The Cricket on the Hearth: A Fairy Tale of Home is an unabashed celebration of family and domestic comforts. Its plot hovers between the dramatic and farcical, with twists and turns revealing welcome truths. As central character Caleb Plummer worries that his wife, Dot, may have engaged in adultery, a cricket in fairy form comes to the rescue, reminding Caleb that Dot’s domestic ministrations make the hearth into an “Altar of Home … so that the smoke from this poor chimney has gone upward with a better fragrance than the richest incense that is burnt before the richest shrines in all the gaudy temples of the world!” As you can see, the story contains an almost religious fervor for the happy-but-humble home.


During a brief walk between rainfalls, a blustery view.

Sentimental though these stories may be, they inspired a more sympathetic outlook on my part, as I see people living in destitution daily in San Francisco. Dickens’ message is clear — holiday cheer includes not just merrymaking but generosity, and, as he says in his preface, such feelings are “never out of season.”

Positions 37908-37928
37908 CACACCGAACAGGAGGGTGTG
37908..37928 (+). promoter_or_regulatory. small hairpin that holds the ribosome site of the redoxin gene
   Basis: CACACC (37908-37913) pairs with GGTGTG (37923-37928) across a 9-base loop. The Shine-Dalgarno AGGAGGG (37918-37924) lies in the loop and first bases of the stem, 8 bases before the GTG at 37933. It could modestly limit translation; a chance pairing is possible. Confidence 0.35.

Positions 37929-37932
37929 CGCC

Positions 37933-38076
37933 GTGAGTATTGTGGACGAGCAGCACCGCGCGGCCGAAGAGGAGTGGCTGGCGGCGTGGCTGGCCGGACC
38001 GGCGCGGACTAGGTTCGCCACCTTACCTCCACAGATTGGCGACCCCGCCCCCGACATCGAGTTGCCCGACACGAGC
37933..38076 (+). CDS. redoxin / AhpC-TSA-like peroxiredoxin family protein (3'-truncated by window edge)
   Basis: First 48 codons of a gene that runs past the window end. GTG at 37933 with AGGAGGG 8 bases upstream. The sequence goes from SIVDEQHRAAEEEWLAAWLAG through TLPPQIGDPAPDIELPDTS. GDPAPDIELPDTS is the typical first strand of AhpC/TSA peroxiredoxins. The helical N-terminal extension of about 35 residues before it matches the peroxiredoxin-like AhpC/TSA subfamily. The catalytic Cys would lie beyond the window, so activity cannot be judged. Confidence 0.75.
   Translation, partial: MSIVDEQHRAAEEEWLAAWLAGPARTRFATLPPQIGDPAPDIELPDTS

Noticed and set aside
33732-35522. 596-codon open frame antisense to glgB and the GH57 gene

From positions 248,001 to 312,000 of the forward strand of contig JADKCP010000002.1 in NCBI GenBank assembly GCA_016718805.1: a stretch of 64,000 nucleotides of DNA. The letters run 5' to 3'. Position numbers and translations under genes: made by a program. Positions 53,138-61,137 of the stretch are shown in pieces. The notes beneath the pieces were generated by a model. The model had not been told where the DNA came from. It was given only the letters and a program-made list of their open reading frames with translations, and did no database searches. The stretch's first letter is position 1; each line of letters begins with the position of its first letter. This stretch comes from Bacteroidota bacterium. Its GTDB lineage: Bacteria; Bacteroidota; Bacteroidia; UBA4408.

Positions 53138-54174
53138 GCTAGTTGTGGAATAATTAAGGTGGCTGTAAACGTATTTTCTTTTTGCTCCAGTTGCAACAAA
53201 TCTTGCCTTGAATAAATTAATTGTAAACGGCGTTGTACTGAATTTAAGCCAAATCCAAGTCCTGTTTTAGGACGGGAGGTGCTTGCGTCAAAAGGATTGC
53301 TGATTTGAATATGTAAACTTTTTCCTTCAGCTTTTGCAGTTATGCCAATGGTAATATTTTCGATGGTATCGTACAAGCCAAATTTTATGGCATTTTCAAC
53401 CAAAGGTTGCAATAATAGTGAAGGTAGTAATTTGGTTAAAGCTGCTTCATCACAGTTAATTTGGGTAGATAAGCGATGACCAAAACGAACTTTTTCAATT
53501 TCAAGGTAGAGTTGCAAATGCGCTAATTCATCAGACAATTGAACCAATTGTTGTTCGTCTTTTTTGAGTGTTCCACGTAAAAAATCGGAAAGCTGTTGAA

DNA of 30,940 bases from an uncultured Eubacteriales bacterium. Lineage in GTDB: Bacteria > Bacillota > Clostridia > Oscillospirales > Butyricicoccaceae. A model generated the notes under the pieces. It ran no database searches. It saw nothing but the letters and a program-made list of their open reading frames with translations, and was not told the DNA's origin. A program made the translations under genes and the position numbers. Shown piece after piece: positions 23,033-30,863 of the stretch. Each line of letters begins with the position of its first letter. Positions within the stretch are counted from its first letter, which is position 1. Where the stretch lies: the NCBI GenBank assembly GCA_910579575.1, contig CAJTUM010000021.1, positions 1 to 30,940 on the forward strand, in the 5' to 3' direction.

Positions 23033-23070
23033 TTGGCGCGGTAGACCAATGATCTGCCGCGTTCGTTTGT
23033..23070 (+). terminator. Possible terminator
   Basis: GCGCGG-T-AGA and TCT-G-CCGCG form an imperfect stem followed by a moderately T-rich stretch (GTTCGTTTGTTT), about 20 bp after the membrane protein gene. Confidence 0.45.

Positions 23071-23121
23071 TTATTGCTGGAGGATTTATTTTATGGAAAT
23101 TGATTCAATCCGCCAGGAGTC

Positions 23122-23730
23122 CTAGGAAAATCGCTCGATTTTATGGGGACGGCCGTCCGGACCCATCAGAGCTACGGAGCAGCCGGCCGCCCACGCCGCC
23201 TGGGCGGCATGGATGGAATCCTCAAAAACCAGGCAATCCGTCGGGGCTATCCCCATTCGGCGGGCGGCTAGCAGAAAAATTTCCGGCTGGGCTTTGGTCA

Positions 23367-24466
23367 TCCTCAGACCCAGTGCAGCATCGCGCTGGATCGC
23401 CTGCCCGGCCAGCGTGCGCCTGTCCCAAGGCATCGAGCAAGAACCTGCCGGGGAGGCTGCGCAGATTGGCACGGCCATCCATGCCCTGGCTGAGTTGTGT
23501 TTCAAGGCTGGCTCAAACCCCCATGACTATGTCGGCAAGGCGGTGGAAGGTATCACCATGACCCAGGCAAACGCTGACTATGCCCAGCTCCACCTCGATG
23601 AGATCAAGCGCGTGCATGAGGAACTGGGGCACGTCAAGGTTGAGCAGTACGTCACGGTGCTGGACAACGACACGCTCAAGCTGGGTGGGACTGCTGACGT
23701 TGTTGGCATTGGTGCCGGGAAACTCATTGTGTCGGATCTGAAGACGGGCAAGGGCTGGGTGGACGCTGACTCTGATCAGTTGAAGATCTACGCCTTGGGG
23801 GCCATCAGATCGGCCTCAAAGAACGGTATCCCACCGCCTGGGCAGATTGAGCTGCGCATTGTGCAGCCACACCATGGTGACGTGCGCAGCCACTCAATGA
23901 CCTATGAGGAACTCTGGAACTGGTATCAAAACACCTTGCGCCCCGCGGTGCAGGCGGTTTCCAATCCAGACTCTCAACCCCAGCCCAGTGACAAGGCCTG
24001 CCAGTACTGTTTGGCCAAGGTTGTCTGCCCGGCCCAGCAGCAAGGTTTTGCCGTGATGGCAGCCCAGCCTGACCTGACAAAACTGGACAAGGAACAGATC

I won’t pretend that the holidays are an easy time — they seem to place familial harmonies and dissonances in sharp relief, while creating a flurry of activity that sometimes stresses rather than cheers. Nonetheless, it’s a time I look forward to, and at its best, a time to focus on simple things that might otherwise be overlooked.

What puts you in the holiday spirit?


East Bay Days


Standing serene on my peninsula. A little to the right (not pictured) is the Golden Gate Bridge.

All my life, I’ve wanted to live in San Francisco. I can remember being about four years old, walking through Chinatown, utterly enchanted.

Recently, my lifelong dream of living in this city came true. Sort of. I currently live right across the bay from San Francisco, with a foggy view of the Golden Gate just a short walk past my door.